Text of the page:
As a regulator, your governing statute might allow you to conduct investigations to discipline those that you regulate. You might have the powers to conduct warrantless searches, request production of documents, and/or compel admissions (collectively referred to as “administrative powers”). Your governing statue might also contain mandatory provisions, which if breached, could lead to penal liability and possibly imprisonment. If this is the case, then you should draw your attention to R v Jarvis, where the Supreme Court of Canada (SCC) held that regulators’ administrative powers should not be used to conduct investigations whose predominant purpose is the determination of penal liability.

In R v Jarvis, the SCC considered Canada Revenue Agency’s audit versus penal investigative functions. At issue was whether evidence obtained through an audit investigation (obtained through a warrantless search) could be used to prosecute a taxpayer for penal liability. The Court determined that the Canada Revenue Agency was a regulator, and that non-compliance with its mandatory provisions could, in some cases, led to the laying of criminal charges.

When regulators conduct investigations with the predominant purpose of laying provincial or quasi-criminal charges that may result in imprisonment, section 7 of the Canadian Charter of Rights and Freedoms– the right to life, liberty and security of a person and the principle against self-incrimination – is engaged.

The SCC held that there must be a differentiation between the audit and investigative functions of the CRA to protect an accused’s Charter rights. Thus, when the predominant purpose of an investigation is the determination of penal liability, investigators must relinquish the regulator’s audit powers, and must instead engage in criminal investigative techniques, such as obtaining judicial warrants. When penal liability is a potential outcome, investigators must also be more cautious about taking statements from offenders so that the Charter’s right against self-incrimination is not violated.

The SCC provided a list of factors used to determine whether the predominant purpose of an inquiry is the determination of penal liability, as follows:

  1. Did the authorities have reasonable grounds to lay charges? In other words, does it appear from the record that a decision to proceed with a criminal investigation could have been made?
  2. Was the general conduct of the authorities such that it was consistent with the pursuit of a criminal investigation?
  3. Had the auditor transferred his or her materials to the investigators?
  4. Was the conduct of the auditor such that he or she was effectively acting as an agent for the investigators?
  5. Does it appear that the investigators intended to use the auditor as their agent in the collection of evidence?
  6. Is the evidence sought relevant to taxpayer liability generally? Or, as is the case with evidence as to the taxpayer’s mens rea, is the evidence relevant only to the taxpayer’s penal liability?
  7. Are there any other circumstances or factors that can lead the trial judge to the conclusion that the compliance audit had in reality become a criminal investigation?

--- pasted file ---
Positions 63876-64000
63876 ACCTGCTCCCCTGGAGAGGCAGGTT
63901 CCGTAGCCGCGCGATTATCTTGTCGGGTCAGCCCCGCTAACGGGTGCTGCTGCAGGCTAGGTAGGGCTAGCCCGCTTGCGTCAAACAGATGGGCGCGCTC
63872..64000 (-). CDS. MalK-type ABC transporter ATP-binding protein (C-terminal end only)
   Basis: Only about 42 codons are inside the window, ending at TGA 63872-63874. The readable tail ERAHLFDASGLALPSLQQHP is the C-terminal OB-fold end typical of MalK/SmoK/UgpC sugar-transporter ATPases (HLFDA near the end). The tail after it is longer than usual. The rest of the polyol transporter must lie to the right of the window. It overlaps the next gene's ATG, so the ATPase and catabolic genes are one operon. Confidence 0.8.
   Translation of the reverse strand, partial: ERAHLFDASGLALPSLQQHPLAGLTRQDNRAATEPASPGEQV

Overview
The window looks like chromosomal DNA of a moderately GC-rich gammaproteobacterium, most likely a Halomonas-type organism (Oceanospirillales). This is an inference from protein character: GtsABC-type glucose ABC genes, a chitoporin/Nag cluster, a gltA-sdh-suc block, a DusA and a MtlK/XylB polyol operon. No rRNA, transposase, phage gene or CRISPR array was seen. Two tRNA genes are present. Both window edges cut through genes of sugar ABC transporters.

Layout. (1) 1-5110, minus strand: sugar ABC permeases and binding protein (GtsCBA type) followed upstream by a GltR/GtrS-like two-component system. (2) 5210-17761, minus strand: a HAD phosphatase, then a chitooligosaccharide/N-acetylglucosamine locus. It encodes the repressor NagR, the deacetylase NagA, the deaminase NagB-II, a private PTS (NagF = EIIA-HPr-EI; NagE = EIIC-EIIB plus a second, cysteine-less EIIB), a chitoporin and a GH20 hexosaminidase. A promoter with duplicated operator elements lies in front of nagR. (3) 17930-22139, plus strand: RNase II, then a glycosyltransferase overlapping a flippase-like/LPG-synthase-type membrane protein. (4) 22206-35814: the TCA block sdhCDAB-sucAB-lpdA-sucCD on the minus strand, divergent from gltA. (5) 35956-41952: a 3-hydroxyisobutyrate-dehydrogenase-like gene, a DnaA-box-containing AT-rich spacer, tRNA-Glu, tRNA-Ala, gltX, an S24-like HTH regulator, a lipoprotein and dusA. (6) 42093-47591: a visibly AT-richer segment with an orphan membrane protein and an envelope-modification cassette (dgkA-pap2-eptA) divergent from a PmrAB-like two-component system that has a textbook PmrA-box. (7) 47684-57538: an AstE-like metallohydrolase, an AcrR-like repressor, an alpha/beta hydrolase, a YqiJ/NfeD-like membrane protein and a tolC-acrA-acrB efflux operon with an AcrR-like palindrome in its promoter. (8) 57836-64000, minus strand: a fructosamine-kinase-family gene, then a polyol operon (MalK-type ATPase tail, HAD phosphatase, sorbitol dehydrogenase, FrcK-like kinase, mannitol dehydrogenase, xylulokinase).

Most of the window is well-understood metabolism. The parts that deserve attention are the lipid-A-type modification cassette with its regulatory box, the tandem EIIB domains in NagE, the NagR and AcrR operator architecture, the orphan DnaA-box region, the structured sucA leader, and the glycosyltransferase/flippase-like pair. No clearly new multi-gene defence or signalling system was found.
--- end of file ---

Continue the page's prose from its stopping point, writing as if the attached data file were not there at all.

How does R v Jarvis affect regulators? As a regulator, you might have a department specialized in conducting penal investigations (“enforcement”), and other departments who conduct administrative or regulatory investigations (“regulatory”) through the use of the administrative powers outlined above. A regulatory department might become suspicious of an unlicensed registrant and may want to refer the matter to enforcement for potential prosecution. As a regulator, you might want to ensure that (a) the evidence gathered by regulatory inspectors, through the administrative powers, can be used in the criminal prosecution; (b) the information gathered by enforcement is admissible in court; and (c) regulatory staff can continue their regulating functions.

The evidence in a quasi-criminal prosecution will be subjected to greater scrutiny because the defendant’s Charter rights will be engaged. The rules of evidence and common law will dictate what can and cannot be admissible in Court. As way of example, in a criminal or quasi-criminal prosecution statements or admissions cannot be compelled from the accused while statements may be compelled in furtherance of a purely regulatory context.

To ensure that your penal investigation is not compromised and the accused’s Charter rights are respected, consider adopting guidelines, to (at a minimum):

  • Address how the predominant purpose test can be adapted to your organization’s settings;
  • Create an enforcement department responsible for conducting penal inquiries that is separate from regulatory inspections;
  • Determine how regulatory inspectors and enforcement investigators can identify when the predominant purpose of an inquiry is or has become the determination of penal liability;
  • Ensure that enforcement investigators are not using administrative powers when conducting inquiries whose predominant purpose is the determination of penal liability; and
  • Reinforce that enforcement investigators should obtain evidence through criminal investigatory techniques, such as judicially obtained warrants and the use of cautions before taking statements from a potential defendant.

In summary, regulators can perform their enforcement and regulatory functions concurrently. But take measures to ensure that your enforcement department is not using administrative powers for penal liability investigations.

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